Is Google+ for you?

Google+ is still very new, but it’s a big deal in the online world right now, especially amongst journalists. Some people are saying it’s the fastest-growing social network ever and it poses a threat to both Facebook and Twitter.

On, you can read about five ways journalists are using Google+, namely:

  • Talking about Google+
  • Hosting audience hangouts
  • Engaging readers
  • Analyzing news coverage
  • Showing personality

But for freelancers in particular, Google+ opens up other opportunities. Here are a few:

  • On Google+, you are you. For freelancers who already use Gmail, your identity is already established, and you don’t have to hunt around for a suitable but short handle, like you do on Twitter. Contacts you’ve emailed from Gmail show up when you’re searching for people to add to your Google+ network. And, conversely, you will show up for them. It’s a great way to reconnect with people you’ve worked with in the past but with whom you’ve lost touch.
  • For freelancers who cover a few different subject areas, Google+ lets you create separate “circles,” or mini-networks, related to different topics. So if you write about both tech and environmental issues, you can have one circle of people who are influential in tech and another with people who post about the environment. You can also keep these circles separate from your family, friends, and acquaintances, and decide who you want to share with when you post an update of your own.
  • Use Google+ as a mini-portfolio. If you contribute to a number of different publications, you can post your work to Google+ and, even better, decide who you want to see it. This is a key difference between Google+ and Twitter; with the latter, your Tweets go out to all your followers, and you risk bombarding some with messages you know might not interest them.
  • As a freelancer working from home (or your favourite coffee shop), the Google+ “Hangouts” video-conferencing function could really come in handy. Mashable notes that journalists are using Hangouts to connect with audience members, but Hangouts are also an easy way to arrange short meetings with editors or even conduct interviews (if your interview subject happens to be tech-savvy and willing to give it a try). The low cost of this function is particularly attractive for freelancers who need to connect with people over long distances.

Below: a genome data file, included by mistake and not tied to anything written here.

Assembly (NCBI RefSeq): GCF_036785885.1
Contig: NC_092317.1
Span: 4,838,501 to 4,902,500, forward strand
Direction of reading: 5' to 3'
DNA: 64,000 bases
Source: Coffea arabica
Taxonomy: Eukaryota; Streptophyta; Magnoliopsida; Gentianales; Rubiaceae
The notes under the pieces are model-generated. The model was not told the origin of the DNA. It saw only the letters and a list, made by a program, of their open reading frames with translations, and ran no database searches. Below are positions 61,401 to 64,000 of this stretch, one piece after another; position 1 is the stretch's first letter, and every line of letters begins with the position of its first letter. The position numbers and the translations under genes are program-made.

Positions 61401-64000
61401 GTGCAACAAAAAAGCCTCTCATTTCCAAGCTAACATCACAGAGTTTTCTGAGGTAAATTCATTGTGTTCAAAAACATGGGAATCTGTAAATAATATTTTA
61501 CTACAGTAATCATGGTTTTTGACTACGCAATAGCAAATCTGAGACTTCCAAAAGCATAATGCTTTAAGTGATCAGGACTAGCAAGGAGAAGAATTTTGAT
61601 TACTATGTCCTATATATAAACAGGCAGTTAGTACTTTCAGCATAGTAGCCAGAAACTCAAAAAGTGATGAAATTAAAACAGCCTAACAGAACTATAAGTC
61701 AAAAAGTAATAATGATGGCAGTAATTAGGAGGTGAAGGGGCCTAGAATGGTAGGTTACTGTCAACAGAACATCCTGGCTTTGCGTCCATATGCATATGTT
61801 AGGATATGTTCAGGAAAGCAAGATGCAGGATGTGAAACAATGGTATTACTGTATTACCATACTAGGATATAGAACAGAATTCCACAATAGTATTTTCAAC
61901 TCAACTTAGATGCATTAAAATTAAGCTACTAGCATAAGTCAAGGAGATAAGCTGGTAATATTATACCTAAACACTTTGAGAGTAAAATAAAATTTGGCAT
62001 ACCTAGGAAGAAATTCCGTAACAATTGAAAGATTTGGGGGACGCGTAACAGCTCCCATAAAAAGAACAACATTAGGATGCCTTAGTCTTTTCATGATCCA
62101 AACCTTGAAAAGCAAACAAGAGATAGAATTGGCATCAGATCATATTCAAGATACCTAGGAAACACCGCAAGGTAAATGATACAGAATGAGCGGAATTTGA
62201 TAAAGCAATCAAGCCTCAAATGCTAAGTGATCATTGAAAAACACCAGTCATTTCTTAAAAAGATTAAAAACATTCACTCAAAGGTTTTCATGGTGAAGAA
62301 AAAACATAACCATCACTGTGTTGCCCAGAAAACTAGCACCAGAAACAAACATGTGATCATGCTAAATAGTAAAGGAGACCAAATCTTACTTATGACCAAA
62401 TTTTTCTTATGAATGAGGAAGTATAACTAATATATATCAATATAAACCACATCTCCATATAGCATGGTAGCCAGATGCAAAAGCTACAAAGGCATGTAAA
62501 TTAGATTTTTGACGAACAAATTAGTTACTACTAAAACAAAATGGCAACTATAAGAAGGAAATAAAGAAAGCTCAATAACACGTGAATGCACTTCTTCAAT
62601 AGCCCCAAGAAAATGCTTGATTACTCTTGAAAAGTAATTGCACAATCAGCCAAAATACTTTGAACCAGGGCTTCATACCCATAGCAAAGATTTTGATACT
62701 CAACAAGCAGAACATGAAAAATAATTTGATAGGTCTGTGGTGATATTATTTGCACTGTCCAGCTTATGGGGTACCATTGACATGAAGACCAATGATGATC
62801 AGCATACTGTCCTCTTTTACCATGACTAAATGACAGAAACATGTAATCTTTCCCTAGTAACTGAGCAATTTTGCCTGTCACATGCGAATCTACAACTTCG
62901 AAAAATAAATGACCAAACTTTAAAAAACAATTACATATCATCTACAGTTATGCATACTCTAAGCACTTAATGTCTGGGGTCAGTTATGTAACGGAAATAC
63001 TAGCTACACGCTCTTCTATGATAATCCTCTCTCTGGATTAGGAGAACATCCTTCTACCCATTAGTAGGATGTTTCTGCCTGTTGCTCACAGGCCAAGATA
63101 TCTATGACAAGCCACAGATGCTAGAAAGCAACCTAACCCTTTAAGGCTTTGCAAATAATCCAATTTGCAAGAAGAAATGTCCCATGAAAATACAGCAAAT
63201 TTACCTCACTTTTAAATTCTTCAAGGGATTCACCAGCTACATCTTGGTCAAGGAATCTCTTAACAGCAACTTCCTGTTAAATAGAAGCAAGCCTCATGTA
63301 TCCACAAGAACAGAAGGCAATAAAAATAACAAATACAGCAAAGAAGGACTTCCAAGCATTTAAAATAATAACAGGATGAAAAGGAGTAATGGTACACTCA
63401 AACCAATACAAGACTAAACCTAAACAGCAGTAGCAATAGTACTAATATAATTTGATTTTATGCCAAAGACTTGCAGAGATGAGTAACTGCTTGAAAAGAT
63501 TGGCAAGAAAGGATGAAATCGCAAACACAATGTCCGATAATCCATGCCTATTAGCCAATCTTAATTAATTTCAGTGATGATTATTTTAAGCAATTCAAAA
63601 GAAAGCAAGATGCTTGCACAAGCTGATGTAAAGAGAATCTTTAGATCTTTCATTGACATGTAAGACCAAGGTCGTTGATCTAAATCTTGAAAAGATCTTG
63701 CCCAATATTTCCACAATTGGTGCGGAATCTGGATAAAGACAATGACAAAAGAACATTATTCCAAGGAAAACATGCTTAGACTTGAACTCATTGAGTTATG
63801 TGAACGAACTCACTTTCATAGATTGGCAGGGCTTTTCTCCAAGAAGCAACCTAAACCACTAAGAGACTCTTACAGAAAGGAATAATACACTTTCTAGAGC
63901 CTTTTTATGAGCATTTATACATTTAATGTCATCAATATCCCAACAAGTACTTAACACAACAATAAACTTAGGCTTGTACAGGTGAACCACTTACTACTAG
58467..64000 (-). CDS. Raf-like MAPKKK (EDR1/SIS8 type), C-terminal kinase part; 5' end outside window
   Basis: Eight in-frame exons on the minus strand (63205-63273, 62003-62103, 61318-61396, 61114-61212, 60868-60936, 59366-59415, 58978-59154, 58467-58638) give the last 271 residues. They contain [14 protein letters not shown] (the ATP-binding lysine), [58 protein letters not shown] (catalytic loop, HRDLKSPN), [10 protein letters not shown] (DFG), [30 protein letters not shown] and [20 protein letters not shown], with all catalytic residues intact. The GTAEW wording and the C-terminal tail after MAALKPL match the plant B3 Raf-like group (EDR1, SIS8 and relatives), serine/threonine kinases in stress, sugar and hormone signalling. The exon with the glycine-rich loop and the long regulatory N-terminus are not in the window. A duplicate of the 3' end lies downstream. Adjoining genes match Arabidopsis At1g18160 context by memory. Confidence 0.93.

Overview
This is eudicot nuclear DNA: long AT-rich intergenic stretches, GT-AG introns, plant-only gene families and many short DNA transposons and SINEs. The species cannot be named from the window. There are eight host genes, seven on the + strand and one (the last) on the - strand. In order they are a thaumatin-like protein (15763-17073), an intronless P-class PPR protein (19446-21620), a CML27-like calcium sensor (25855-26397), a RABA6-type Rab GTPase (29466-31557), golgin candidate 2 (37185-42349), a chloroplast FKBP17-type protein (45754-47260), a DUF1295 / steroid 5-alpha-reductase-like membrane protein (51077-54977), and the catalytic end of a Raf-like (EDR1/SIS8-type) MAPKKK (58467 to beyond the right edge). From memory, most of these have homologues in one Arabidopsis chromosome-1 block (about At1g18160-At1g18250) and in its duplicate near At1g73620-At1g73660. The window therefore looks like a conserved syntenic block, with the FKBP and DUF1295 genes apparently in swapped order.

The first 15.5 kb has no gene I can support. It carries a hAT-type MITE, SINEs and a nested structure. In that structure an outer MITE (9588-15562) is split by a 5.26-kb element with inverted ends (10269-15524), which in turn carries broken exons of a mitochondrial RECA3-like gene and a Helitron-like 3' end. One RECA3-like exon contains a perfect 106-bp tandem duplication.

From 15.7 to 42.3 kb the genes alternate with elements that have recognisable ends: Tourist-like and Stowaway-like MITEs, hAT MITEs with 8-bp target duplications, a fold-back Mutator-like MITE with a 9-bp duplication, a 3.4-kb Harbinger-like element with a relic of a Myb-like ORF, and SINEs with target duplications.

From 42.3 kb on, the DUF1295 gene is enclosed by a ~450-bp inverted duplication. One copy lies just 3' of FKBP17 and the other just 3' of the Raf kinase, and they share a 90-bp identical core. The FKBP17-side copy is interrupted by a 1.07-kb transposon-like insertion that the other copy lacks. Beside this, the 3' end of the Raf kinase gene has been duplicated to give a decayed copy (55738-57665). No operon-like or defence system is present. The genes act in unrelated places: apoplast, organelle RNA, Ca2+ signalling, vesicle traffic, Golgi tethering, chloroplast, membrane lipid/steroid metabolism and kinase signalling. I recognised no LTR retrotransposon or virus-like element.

• For conducting research, Sparks (see video below) make it easy to seek out info about various subjects and see what other Google+ users are posting about a particular topic you’re researching for a story. It’s similar to the concept of Google Alerts, where you say what you’re looking for and relevant links and posts come to you, rather than you having to constantly search for them.

One thing we love about Google+ is that it’s a social network that lets freelancers comfortably wear their many hats. As it gains in popularity other functions will emerge that can benefit freelancers, but, for now, whether you think Google+ is a fad or it’s here to stay, we can’t see any harm in trying it out.

[Note: Google+ is still in its “field trial” stage, and so you need an invite to join. Anyone already signed up can send you one, so if you’re interested in trying it out, ask your network. If you don’t mind the irony, you could even ask your Twitter followers or Facebook friends for an invite.]

Posted on July 18, 2011 at 11:27 am by editor · · Tagged with: , , , ,

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